Ofc. John Anderson

Ofc. John Anderson was killed in a fiery crash in the early morning hours of Thursday, July 4.

NASHVILLE, TN (WSMV) - Jayona Brown, the 17-year-old charged with vehicular homicide in the death of Metro Police Officer John Anderson, appeared in court Thursday.

In proceedings, it was revealed that Officer Anderson was driving 85 mph down Woodland, and was going 71 mph at the time his car was hit.

An accident reconstructionist with Metro Police said the crash would not have happened if Anderson had been traveling at 45 mph, 10 miles above the posted speed limit at that stretch. The reconstructionist also said the crash would not have happened if Brown had not run a flashing red light. 

A defense attorney asks whether or not Officer Anderson's high rate of speed contributed to the crash, to which an officer testified it did not. 

According to the Metro Nashville Police Manual, Anderson should have been traveling no more than 10 miles per hour above the posted speed limit: 

An employee operating an authorized emergency vehicle engaging in emergency operation may:

a. Park or stand, irrespective of motor vehicle & traffic laws;

b. Proceed past a red or stop signal or stop sign, but only after slowing down as may be necessary for safe operation;

c. Exceed the maximum speed limits, so long as it does not endanger life or property, by no more than 10 miles per hour; or Note: Specific provisions regarding vehicular pursuit, particularly as such pursuits differ from emergency operation when responding to a call-for-service, may be found in existing policy concerning vehicular pursuits.

d. Disregard regulations governing direction of movement or turning in specified directions. Important: Tennessee Courts have held that the flashing of lights alone, without the sounding of the siren, does not extend emergency privilege to police vehicles. Therefore, when a vehicle being operated as an emergency vehicle is in motion, both blue lights and siren must be used. When such vehicle is not in motion (e.g. stopped or standing at the scene of accident, crime, etc.), only emergency lights are necessary.

During the hearing, it was revealed an officer with a DUI unit sent Brown to a blood test three hours after the crash happened. The result was Brown tested positive for THC but according to the officer, she took no other tests for impairment.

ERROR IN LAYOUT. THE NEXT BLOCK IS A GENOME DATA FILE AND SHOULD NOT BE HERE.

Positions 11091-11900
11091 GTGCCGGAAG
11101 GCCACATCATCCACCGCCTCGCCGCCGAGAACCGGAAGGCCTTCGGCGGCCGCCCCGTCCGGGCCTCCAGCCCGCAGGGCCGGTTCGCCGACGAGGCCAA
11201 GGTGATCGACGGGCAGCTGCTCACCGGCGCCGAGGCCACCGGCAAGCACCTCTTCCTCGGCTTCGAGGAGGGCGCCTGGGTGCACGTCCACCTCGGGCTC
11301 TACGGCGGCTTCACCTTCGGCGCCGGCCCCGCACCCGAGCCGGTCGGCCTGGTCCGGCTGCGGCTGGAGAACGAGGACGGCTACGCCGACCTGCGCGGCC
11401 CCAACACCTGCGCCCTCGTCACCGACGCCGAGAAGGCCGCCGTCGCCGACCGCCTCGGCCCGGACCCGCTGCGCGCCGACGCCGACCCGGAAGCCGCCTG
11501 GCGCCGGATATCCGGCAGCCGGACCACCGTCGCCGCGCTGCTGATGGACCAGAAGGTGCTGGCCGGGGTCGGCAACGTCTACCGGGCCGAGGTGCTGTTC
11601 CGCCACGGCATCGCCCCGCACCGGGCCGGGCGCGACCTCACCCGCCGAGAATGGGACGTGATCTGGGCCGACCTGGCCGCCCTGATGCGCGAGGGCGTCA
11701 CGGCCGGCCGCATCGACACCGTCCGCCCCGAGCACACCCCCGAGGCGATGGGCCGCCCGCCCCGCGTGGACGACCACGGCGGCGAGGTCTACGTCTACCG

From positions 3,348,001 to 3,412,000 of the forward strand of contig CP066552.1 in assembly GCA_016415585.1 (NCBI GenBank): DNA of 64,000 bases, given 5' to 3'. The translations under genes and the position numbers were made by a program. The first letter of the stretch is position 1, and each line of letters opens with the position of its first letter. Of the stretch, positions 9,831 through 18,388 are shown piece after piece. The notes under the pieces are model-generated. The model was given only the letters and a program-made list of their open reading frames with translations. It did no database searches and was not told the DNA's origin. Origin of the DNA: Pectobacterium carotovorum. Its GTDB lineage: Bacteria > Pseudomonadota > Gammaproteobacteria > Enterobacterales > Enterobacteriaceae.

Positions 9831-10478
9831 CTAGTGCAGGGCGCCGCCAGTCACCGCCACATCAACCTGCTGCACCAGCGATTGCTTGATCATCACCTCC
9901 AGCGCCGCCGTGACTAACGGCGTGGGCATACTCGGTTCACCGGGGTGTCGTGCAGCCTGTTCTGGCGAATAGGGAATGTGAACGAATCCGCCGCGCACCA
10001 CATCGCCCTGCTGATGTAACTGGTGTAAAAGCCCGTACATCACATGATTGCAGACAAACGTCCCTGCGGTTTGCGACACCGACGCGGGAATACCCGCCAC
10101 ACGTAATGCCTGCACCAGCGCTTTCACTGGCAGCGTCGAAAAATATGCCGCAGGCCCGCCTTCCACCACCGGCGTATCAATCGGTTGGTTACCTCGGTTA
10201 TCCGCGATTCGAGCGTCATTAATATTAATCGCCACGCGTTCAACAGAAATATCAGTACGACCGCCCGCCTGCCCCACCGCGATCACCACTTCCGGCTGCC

Due to the different effects of THC, there isn't a way to distinctively say Brown was impaired.

During Thursday’s hearing, the officer who initially tried to pull Brown over the night of the crash testified he stopped pursuing her before she turned onto Interstate Drive. Brown collided with Anderson’s squad car in the following intersection. The judge said his decision was largely contingent upon whether Brown believed she was still being pursued at the time of the crash, adding that running the flashing red light was consistent with that behavior. 

Brown's passenger Antona Esaw testified Brown told her she was smoking marijuana before she picked Esaw up in between 10 and 11 p.m. the night before the crash.

Esaw also testified Brown fled the officer because she was driving without a license. 

At the end of the appearance, the judge ruled there was probable cause for vehicular homicide by recklessness. The judge has set a transfer hearing to determine whether or not Brown's prosecution will be held in an adult or juvenile court, and set that transfer hearing for February 10, 2020.

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WSMV Digital Content Producer

A New York City native and a graduate of the Mizzou School of Journalism, Ethan joined the WSMV Digital Team in June 2019. Send him story ideas, food recommendations and sports topics to Ethan.Illers@wsmv.com and follow him on Twiiter @EthanIllers_TV!

Reporter

Rebecca Cardenas is a Murrow-award winning journalist who joined News4 as a reporter in September 2017. She currently covers the court systems in Middle Tennessee.

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